Browse reviews

FringeReview UK 2017

Anatomy of a Suicide

Royal Court Theatre

Genre: Contemporary, Drama, Experimental, New Writing, Theatre

Venue: Royal Court Jerwood Theatre Downstairs


Low Down

Alice Birch’s simultaneous triptych Anatomy of a Suicide directed by Katie Mitchell, features as often in this director a bleached naturalism to the scoured interiors and eventually a reveal, brought by designer Alex Eales who also designed Mitchell’s production of Sarah Kane’s Cleansed at the National’s Dorfman. James Farncombe’s bare lighting strips add to this sterile brightness. To July 8th.


Is there a suicide gene? In Anatomy of a Suicide Alice Birch’s simultaneous triptych of three generations of women traumatised and depressed is so formally novel that its psychological heft gets subsumed in the sheer force of three narratives jarring for our attention. Katie Mitchell’s scrupulous direction – for instance she adds dates above each tripartite division of what’s often the same room – is a real help.


There are other elements Mitchell adds to a triple dialogue spread laterally like a musical score horizontally across the playtext. The three main protagonists stand whilst stripped almost bare by their bachelors and other cast members as fashions flutter back across them. It’s an arresting chronological pause, even as it reduces three women to objects frozen in the time of their darkness.


As often in Mitchell, there’s a bleached naturalism to the scoured interiors and eventually a reveal, brought by designer Alex Eales who also designed Mitchell’s production of Sarah Kane’s Cleansed at the National’s Dorfman. James Farncombe’s bare lighting strips add to this sterile brightness. It’s fitting, since Kane as well as Caryl Churchill and Martin Crimp is where Birch’s kinship finds echoes.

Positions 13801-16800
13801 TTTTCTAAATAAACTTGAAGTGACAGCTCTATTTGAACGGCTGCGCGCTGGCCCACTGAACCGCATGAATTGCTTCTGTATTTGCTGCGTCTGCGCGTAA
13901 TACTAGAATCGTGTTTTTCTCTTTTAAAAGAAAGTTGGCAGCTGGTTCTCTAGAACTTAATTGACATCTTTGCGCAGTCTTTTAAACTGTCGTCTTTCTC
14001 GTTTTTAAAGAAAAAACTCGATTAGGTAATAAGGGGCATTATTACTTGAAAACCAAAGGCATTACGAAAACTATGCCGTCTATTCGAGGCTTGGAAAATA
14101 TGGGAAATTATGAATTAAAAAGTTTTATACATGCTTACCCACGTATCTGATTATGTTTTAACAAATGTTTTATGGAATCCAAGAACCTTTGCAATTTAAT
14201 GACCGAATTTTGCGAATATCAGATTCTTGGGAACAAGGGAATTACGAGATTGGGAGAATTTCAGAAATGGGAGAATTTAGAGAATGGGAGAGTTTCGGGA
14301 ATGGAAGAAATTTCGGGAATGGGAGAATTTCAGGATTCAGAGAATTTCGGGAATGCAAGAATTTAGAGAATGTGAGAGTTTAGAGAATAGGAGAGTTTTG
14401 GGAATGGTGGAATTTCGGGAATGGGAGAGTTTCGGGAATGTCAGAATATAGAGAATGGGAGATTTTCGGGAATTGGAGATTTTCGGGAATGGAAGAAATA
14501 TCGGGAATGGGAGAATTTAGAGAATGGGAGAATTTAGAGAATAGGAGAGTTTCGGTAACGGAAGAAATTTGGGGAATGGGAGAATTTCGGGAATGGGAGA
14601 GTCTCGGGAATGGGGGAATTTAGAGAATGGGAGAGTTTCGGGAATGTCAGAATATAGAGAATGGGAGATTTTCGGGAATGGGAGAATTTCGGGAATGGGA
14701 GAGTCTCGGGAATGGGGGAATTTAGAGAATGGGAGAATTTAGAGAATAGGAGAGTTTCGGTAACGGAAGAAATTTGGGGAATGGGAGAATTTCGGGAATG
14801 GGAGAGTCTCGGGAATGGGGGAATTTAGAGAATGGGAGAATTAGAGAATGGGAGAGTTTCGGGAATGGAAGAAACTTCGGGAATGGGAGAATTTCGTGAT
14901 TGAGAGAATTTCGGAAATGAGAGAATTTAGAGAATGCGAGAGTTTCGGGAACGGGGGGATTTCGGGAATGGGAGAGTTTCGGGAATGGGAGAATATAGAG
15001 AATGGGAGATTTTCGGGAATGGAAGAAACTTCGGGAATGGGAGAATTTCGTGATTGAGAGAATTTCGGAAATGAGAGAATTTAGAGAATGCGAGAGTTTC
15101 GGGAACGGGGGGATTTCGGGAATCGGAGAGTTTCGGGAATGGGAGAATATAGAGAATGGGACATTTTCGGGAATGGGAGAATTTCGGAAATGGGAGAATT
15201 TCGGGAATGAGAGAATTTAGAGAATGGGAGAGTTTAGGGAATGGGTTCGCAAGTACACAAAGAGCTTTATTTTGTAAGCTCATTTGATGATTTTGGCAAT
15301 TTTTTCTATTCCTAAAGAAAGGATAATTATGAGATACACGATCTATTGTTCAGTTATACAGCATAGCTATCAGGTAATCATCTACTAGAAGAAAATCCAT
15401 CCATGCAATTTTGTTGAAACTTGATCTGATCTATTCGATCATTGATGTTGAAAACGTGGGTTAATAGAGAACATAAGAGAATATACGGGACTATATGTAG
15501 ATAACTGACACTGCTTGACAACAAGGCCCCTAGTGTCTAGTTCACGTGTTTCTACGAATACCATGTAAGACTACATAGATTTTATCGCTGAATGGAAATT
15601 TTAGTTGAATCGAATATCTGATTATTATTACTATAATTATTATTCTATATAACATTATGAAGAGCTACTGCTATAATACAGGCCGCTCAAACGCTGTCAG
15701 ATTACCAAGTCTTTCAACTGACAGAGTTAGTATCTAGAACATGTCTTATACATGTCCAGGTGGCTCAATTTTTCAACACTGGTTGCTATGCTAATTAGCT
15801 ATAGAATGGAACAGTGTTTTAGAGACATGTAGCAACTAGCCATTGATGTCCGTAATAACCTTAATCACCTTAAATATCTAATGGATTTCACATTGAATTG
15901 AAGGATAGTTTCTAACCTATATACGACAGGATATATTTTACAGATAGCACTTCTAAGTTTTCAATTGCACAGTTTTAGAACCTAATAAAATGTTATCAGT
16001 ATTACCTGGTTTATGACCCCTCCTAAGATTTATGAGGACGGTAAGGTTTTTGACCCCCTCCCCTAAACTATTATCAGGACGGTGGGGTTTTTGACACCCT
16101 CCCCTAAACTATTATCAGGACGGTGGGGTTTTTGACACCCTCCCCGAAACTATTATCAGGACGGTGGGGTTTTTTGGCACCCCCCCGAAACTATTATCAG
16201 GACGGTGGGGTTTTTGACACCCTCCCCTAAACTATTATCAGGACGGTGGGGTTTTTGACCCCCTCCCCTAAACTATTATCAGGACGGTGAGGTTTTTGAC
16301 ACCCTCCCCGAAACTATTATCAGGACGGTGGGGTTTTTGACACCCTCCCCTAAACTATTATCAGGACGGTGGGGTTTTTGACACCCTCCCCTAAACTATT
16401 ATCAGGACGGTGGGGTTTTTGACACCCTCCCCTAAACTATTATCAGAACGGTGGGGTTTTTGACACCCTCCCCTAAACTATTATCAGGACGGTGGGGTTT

That said, there’s nothing like this, not even Albee’s Three Tall Women. The nearest equivalent is another Dorfman production, Ben Power’s adapting three D. H. Lawrence plays to run simultaneously in 2015 under the overarching title Husbands and Sons. Like Power though as an originator, Birch allows us to focus attention on one or other narrative whilst for the most part the others mark time, but gently draw you into flicking your eyes lizard-like across each story, restlessly over two hours. Sometimes there’s a clash and you might miss a few words before switching back. Even Churchill’s increasing conceptual velocity in plays like 2012’s Love and Information boast sequent narratives each director selects. Birch has done something groundbreaking.